The easiest way to harness your savings to the stock market is through investing in a fund which pools your money with that of many thousands of other people. Investment funds are commercially run organizations, often owned by banks or insurance companies, which buy shares in bulk, collect the dividends on your behalf and keep track of your slice of ownership.
There are hundreds of different types, most using expensive City professionals to choose shares to buy and sell. Some called 'trackers' use a computer to mimic a particular index or benchmark such as the FTSE100 index of leading UK shares.
They do this by holding the same numbers of each share as the index they are tracking. Trackers are mostly the cheapest form of fund investment.
At one level, funds make investing simple. You do not have to even think about the complexities of investing, reading annual reports or understanding the jargon of companies and profits. That is the fund manager's job. Likewise, you are automatically protected against significant damage from bankruptcy or collapse of an individual firm, because every fund spreads its money over a fairly large number of different investments.
[...] Types of funds Stock funds Value funds Value fund managers look for stocks that they think are cheap on the basis of earnings power (which means they often have low price/earnings ratios) or the value of their underlying assets (which means they often have relatively low price/book ratios). Large cap value managers typically look for big battered behemoths whose shares are selling at discounted prices. Often these managers have to hang on for a long time before their picks pan out. [...]
[...] Likewise, you are automatically protected against significant damage from bankruptcy or collapse of an individual firm, because every fund spreads its money over a fairly large number of different investments. However, that does not mean that all funds are equal. There is a huge difference in what they set out to achieve, and some large differences in the way they are structured. Most funds fall into two types: Open-ended investments companies (which are what used to be known as unit trusts), and investment trusts. [...]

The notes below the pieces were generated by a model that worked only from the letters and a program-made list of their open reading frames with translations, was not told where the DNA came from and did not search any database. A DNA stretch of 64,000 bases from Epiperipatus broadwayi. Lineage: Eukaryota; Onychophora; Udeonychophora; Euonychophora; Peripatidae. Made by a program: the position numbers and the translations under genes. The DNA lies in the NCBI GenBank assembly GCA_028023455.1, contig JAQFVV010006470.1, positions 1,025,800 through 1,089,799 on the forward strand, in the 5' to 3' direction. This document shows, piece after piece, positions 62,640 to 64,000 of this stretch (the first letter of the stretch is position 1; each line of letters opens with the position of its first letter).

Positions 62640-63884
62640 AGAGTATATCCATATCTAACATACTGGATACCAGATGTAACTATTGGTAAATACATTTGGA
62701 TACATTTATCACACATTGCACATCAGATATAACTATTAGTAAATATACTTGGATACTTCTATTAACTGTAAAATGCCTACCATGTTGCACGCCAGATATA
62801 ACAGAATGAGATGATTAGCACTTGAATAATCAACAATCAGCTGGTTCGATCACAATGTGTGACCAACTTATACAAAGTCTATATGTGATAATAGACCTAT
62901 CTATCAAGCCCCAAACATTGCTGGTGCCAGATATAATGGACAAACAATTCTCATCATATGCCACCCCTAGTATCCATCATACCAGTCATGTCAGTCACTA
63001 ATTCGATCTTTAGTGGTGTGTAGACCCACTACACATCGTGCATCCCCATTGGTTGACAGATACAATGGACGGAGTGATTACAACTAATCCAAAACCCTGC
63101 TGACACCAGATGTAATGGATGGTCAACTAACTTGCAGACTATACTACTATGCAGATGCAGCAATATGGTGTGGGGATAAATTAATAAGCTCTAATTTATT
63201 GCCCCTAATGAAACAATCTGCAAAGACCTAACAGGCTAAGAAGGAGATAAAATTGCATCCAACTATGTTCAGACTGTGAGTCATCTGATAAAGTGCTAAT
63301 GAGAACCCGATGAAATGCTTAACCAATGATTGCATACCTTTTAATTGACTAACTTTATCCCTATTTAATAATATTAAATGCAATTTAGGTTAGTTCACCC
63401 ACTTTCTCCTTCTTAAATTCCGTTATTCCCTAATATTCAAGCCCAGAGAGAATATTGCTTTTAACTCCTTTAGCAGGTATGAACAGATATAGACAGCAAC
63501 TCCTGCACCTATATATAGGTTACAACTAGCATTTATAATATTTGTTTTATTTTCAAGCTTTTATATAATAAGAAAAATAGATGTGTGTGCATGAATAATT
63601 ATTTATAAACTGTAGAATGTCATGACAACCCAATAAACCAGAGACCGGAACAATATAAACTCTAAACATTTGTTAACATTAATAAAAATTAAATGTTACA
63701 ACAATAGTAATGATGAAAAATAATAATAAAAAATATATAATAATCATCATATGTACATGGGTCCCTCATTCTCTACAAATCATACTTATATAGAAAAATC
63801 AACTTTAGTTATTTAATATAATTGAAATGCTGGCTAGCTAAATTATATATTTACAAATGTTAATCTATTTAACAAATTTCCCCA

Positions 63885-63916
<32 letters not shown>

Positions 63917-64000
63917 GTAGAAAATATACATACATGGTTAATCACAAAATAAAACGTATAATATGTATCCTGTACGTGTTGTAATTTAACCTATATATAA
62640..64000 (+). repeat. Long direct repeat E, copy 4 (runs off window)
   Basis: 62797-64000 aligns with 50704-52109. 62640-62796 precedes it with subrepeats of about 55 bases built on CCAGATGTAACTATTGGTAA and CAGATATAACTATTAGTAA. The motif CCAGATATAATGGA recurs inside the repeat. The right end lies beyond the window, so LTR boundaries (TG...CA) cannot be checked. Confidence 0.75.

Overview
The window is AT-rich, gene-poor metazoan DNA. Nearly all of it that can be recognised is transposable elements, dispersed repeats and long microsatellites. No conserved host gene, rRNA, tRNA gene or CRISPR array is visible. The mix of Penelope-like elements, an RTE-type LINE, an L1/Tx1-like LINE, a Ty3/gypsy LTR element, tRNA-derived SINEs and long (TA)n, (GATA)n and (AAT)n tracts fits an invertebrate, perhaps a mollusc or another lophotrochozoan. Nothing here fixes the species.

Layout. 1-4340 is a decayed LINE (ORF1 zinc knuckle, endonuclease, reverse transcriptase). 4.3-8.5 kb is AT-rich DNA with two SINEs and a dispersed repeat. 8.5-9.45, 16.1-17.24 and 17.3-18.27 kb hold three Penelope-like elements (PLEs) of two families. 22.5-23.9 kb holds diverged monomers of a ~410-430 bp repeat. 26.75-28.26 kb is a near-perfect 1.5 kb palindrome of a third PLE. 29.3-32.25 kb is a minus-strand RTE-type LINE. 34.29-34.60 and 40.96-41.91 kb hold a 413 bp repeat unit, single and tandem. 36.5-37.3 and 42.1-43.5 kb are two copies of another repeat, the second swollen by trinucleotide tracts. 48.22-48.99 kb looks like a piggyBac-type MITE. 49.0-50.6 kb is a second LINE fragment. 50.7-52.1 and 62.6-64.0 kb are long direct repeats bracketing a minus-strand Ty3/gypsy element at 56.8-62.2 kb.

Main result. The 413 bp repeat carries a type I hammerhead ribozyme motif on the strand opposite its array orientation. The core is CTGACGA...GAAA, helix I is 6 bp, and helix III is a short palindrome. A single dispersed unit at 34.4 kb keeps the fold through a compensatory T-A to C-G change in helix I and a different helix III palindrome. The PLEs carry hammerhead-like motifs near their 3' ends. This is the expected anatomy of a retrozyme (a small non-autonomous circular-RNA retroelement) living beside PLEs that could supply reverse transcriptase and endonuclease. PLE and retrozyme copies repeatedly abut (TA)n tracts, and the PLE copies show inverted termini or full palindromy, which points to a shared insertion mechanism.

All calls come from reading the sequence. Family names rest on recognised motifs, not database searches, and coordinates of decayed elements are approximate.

[...] Generally speaking, this represents the market's estimate of the "value" of the company; however, it should be noted that while this is the common conception of market capitalization, to calculate the total market value of a company, you actually need to add the market value of any of the company's publicly traded bonds. Small Cap The term small cap refers to stocks with a small market capitalization, between US$250 million and billion. Small-cap stocks can trade on any exchange although a majority of them are found on the Nasdaq or the OTCBJ3 because of more lenient listing requirements. [...]
[...] Fund Manager A highly trained investment professional with a vast amount of investment experience with good performance and exceptional formal education, the fund manager's main responsibilities include investing the assets of a mutual, pension, trust, or hedge fund, Equity Equity is a term whose meaning depends very much on the context. An equity fund typically will not invest in any bunds or notes. The invested funds will either be in cash or stock. In general, we can think of equity as ownership in any asset after all debts associated with that asset are paid off. [...]
[...] If you cannot tolerate swings of more than a few percentage points, stick to short-term government bond funds. If fluctuations of five percent or so do not cause you to break out in a cold sweat, then you can pick up a bit more yield with intermediate government bond funds. If you plan on holding on for several years and can handle 10 percent swings, long-term government bond funds will provide even more yield. Corporate bond funds Funds in this category buy the bonds issued by corporations that may range from well-known household names to obscure widget makers most of us have never heard of. [...]
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